MS Business Intelligence Consulting: Excel Pivot Tables
Pivot tables are most often created directly using Microsoft Excel. Using Excel’s user-friendly Pivot
table wizard, it is easy to pivot, and re-pivot columns so that the columns can be organized
any way the user deems useful for collecting critical business intelligence.
Pivot tables are a simple introduction to the power of business intelligence, and
form the foundation for the design of powerful Analytics Cube solutions.
Pivot tables summarize data into rows and columns of summed up (aggregated) data.
Excel spreadsheets are most often designed as flat, one-dimensional tables,
consisting of data elements organized under column headers. This often makes it
difficult to get summarized business intelligence, particularly when data needs to be grouped
and sub-totaled into any number of categories or dimensions.
PCA's Business Intelligence Consultants overcome this obstacle by quickly aggregating (grouping)
and summarizing large amounts of flat data, giving it depth and the desired aggregate values.
A simple form of a Pivot
table is Cross Tabulation (Cross Tab), which is a two-dimensional view of data. For example, a "Monthly
Sales by Region" Pivot table might show the different sales regions as columns across the top, and the time
dimension e.g. Months, Quarters, Years along the left column. The aggregate sales unit figures for each region for each time period
display in the individual cells. For Example:
The data could also be represented as three columns in a traditional spreadsheet view e.g. Month, Region, Amount,
but the table would be tall and narrow, difficult to read, and thus potentially obscure important business intelligence.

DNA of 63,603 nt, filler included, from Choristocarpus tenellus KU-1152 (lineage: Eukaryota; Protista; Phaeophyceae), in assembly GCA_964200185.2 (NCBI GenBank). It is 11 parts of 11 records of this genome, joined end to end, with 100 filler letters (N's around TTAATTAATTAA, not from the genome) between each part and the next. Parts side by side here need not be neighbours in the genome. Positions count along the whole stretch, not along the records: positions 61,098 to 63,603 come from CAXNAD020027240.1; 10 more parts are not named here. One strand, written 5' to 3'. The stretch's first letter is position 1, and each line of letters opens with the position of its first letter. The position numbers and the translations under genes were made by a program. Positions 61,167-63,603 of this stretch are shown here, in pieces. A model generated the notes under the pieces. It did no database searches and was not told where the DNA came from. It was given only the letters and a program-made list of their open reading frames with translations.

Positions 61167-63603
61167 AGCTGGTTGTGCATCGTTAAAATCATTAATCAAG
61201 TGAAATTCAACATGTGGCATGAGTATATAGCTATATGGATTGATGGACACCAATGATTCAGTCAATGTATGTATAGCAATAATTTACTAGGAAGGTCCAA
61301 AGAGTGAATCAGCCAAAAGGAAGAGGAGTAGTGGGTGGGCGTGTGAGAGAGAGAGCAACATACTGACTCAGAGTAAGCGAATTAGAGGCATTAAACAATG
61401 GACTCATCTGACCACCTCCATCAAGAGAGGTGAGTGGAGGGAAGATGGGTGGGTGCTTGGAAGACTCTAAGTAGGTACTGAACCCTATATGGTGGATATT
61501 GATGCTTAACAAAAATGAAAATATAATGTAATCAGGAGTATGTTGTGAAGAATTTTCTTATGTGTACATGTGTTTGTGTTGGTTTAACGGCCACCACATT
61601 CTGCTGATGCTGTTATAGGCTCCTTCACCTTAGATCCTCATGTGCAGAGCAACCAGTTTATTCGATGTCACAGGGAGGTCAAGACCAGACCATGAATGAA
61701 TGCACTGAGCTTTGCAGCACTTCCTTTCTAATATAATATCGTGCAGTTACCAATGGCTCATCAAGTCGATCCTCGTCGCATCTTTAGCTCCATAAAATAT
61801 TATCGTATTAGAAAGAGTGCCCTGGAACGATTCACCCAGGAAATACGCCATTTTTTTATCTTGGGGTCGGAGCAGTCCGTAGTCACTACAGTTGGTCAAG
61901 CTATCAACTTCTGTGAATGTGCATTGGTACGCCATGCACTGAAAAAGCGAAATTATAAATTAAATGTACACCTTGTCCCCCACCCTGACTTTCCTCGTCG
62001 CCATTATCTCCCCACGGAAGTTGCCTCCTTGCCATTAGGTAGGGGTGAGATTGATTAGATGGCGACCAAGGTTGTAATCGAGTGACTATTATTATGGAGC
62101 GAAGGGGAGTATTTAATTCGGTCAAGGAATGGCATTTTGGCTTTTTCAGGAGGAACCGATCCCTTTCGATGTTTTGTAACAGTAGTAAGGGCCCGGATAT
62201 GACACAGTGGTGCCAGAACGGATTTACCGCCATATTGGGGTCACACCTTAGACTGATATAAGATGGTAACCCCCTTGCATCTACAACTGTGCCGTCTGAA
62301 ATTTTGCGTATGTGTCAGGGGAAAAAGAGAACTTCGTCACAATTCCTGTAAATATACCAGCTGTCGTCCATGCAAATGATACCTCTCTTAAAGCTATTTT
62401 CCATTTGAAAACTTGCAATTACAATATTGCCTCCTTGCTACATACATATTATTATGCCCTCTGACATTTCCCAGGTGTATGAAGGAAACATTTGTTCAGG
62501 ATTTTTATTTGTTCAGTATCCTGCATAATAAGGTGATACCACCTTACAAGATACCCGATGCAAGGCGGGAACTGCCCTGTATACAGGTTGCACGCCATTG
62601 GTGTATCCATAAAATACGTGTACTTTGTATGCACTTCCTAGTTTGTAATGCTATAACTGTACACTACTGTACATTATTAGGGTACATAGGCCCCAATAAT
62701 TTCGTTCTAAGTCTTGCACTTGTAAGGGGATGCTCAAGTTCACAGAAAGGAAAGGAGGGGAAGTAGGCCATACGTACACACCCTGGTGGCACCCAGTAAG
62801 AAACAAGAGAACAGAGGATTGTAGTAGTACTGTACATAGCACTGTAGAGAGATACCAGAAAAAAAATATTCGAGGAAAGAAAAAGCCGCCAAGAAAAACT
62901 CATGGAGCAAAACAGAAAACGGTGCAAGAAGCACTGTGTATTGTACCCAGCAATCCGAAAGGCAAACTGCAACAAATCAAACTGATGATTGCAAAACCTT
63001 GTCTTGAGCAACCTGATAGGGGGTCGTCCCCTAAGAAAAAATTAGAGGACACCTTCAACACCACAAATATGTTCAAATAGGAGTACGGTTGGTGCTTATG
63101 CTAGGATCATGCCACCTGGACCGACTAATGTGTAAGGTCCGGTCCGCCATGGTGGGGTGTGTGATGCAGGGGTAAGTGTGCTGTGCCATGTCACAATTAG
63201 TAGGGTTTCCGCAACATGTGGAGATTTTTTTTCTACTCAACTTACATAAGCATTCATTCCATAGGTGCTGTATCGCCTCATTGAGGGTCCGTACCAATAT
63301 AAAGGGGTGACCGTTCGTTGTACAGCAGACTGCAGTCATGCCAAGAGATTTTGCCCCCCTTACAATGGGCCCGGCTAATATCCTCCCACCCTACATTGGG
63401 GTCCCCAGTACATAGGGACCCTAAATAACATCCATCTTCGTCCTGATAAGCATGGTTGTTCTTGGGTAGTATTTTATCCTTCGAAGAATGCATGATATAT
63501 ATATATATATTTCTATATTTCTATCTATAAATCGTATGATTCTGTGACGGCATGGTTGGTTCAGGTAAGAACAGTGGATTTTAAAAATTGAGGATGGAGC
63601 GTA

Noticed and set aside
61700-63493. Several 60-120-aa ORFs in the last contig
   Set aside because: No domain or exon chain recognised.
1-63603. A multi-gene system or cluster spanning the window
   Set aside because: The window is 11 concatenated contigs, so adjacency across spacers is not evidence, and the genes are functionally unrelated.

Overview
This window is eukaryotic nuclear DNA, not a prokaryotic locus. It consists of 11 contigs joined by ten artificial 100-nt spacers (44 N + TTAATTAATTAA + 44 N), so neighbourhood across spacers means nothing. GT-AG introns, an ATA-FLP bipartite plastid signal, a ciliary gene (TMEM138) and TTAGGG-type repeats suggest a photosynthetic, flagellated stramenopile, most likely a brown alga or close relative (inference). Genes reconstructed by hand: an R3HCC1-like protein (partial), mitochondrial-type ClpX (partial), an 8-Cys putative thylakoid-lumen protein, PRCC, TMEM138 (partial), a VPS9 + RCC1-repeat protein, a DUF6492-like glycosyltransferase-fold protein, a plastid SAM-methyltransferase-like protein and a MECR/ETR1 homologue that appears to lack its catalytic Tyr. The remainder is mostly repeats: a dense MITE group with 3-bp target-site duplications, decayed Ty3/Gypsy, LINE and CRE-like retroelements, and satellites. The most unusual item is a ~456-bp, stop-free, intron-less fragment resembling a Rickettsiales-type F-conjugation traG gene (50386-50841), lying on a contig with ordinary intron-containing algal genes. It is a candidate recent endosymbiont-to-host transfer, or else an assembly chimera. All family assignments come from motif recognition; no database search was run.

The name pivot derives from the fact that
if you pivot, or rotate one of the fields (in this case the region), up to make them column headers, you get a
much more readable output. By adding
another column to the pivot table e.g. "Channel" one could easily view the units
sold each quarter through various points of sale.
New columns can also be dragged
onto (and off of) the pivot table from a list of available fields. Pivot tables allow
several different types of aggregations for business intelligence including: sum, average, standard deviation,
count, etc. In the example above, sum aggregation is used to show the total number of units
shipped by region and channel over Q1 and Q2.
Pivot Charts provide a visual representation of a Pivot Table’s aggregated data,
and a wide range of charting and graphing controls are available including, Microsoft
Excel’s built-in charting functions. Pivot charts are frequently used to view historical
data trends and to measure key performance indicators, providing critical business intelligence. Any number of Pivot charts
and Pivot tables can be combined to provide an Executive Dashboard.